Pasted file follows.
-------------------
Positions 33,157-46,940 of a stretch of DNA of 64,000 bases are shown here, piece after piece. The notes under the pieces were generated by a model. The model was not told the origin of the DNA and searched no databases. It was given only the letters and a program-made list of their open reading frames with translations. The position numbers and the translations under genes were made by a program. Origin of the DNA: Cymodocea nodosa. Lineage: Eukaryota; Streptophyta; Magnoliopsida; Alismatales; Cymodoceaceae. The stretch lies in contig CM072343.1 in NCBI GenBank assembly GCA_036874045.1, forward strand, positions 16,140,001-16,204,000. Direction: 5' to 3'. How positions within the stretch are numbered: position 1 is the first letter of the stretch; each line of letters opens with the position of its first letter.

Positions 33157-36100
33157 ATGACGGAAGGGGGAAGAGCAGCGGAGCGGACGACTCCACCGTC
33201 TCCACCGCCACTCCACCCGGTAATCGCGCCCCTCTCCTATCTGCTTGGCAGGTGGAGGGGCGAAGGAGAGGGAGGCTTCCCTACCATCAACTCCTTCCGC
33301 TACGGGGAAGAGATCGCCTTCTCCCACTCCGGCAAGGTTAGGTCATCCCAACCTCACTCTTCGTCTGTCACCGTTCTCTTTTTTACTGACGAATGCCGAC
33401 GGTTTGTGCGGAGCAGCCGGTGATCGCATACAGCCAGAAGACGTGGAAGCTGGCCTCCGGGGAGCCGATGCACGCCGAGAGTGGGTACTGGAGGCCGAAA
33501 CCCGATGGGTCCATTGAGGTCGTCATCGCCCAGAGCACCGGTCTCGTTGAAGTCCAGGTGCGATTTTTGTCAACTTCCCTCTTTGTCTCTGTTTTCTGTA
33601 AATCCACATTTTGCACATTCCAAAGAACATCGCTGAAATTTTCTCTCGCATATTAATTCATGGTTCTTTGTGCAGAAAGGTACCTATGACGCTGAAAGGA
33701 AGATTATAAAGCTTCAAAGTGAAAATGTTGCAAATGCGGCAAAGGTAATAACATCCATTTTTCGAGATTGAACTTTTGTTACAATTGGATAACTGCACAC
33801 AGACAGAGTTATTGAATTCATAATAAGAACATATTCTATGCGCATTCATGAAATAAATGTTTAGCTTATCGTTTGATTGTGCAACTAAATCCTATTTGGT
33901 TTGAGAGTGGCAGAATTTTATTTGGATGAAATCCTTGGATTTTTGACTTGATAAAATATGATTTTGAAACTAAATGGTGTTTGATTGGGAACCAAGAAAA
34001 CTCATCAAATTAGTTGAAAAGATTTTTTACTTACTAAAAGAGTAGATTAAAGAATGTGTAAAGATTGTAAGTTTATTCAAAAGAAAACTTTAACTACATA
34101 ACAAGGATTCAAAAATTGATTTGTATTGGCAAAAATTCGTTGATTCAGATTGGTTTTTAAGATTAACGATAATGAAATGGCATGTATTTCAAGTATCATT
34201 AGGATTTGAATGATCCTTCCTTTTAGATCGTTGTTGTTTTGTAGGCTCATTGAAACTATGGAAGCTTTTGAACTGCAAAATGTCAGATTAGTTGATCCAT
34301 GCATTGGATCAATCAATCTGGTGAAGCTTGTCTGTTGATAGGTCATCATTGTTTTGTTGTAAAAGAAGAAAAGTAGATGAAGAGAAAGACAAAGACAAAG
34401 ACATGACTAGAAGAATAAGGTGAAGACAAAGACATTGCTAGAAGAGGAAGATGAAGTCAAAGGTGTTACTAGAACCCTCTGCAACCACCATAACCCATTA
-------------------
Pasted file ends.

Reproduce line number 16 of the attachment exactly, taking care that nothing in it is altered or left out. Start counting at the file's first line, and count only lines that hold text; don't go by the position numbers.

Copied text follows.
34401 ACATGACTAGAAGAATAAGGTGAAGACAAAGACATTGCTAGAAGAGGAAGATGAAGTCAAAGGTGTTACTAGAACCCTCTGCAACCACCATAACCCATTA